Human Services Technology

Human Services Technology

The Human Services Technology program prepares students for entry-level positions in agencies which provide human services, social services, educational services, treatment services, and community services. These agencies serve persons who are coping with mental and substance use disorders and/or are challenged because of disability, disadvantages or circumstances which interfere with their ability to live full or independent lives.

The program is skills intensive so students are prepared to move immediately into the workforce. There is an emphasis on ethics, integrity, and employability skills which are essential to success in the field.

The program also prepares and guides students who are interested in furthering their education beyond the associate degree. Fieldwork and internships allow students to practice skills in a workplace setting prior to employment. The program offers two degree concentrations (Human Services: Substance Abuse Treatment and Generalist) for students pursuing the associate degree as well as a Substance Abuse certificate for students who hold a bachelor's or master's degree in a human services or related field.

For statistical information about the program, please see Human Services AAS Degree (Generalist Track) Data (PDF).

Credentialing Options

Frequently Asked Questions

You will need to follow the general enrollment process for GTCC.  During the advising process you will have the opportunity to indicate your desire to study within this curriculum. Your advisor will help you sign up for the specific courses you need.

Prospective students may also apply for the curriculum by contacting an advisor for the Human Services Department. Call (336) 334-4822 Ext. 55054 for more information.

Stacey Inman, Program Director
336-334-4822, ext: 50804

Yes, Financial aid is available if you qualify. Please visit the Financial Aid web page or contact the Financial Aid office at 336-334-4822 Option 3.

The Human Services Technology Department offers classes in three formats: seated, hybrid, and online.  Some courses do not meet in the online format; thus, you cannot accomplish the degree completely online. While many classes meet in the evenings, there may be some classes that meet only in the day, depending on scheduling and demand. In addition, most work-based learning (WBL) experiences require that you be available during regular business hours.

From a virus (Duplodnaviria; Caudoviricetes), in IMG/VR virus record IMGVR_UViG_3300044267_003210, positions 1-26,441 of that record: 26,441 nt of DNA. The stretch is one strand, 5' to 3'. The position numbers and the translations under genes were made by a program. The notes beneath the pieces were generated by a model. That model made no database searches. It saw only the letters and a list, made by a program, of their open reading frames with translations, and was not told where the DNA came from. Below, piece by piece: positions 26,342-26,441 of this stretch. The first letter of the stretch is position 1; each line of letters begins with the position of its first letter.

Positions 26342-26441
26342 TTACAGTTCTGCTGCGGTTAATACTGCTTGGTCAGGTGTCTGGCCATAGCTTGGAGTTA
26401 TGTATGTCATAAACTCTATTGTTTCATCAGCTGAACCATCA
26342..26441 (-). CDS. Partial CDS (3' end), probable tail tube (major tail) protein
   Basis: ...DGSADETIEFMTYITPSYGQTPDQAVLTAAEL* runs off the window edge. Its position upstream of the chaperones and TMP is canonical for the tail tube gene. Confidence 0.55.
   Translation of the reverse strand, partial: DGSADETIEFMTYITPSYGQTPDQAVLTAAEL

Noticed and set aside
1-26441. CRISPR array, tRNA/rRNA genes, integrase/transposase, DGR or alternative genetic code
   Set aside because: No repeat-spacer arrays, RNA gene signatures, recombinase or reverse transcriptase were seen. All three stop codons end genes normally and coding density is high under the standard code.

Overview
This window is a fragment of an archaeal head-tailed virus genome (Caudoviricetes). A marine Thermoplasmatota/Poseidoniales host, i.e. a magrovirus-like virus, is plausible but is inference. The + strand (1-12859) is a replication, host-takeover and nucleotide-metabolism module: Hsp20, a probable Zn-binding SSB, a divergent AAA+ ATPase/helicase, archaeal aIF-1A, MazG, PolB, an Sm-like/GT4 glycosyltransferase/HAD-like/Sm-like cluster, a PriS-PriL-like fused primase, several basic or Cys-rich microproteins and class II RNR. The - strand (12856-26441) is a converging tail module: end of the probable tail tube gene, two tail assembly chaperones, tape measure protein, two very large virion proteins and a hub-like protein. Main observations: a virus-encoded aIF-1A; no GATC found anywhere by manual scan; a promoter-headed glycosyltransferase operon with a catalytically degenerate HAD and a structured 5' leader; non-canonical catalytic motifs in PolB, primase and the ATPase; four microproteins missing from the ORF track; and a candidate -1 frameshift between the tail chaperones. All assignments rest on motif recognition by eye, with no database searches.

The associate's degree is appropriate for you if you are entering the field with no prior degree and wish to work with substance abusers in a recovery setting.

You can complete the program in two years if you attend full time. You may also attend part time and complete the program at your own pace. You may need to take additional English or reading courses, which may extend the time necessary to complete the program.

Yes, you can earn both degrees, but doing so may take slightly longer since the degree programs have different course requirements. For more information on specific courses in the programs, refer to the Human Services Technology section of the Course Catalog.

Local agencies conduct internships. For Substance Abuse Concentration Students, these agencies provide primary substance abuse treatment services and have North Carolina Substance Abuse Professional Practice Board (NCSAPPB) credentialed substance abuse counselors and/or supervisors on staff. A faculty advisor works with you to discuss sites that best suit your interests, strengths, and schedule.

GTCC offers many of the general education courses during the summer that you need to complete the Associate of Applied Science (AAS) degree. GTCC only offers Substance Abuse (SAB) and Human Services (HSE) courses during fall and spring semesters.

GTCC offers many of the general education classes that you need to meet the requirements of the AAS degree at a variety of campus locations. Only the High Point Campus, however, offers all SAB and HSE courses.

No. The NCSAPPB outlines the certification process. You can find these requirements at GTCC certificate and degree programs in substance abuse will provide you with the required number of educational/training hours needed.  The degree will also provide you with the 300 hours of supervised practicum that the Board requires. The information in all courses helps to prepare you for the written state credentialing exam.

No, however, the program does offer a high quality, cost effective, and efficient path towards certification/licensure.

No degree can guarantee employment, but education and cooperative workplace experience in substance abuse treatment will increase the likelihood that you will be able to find a job in the field.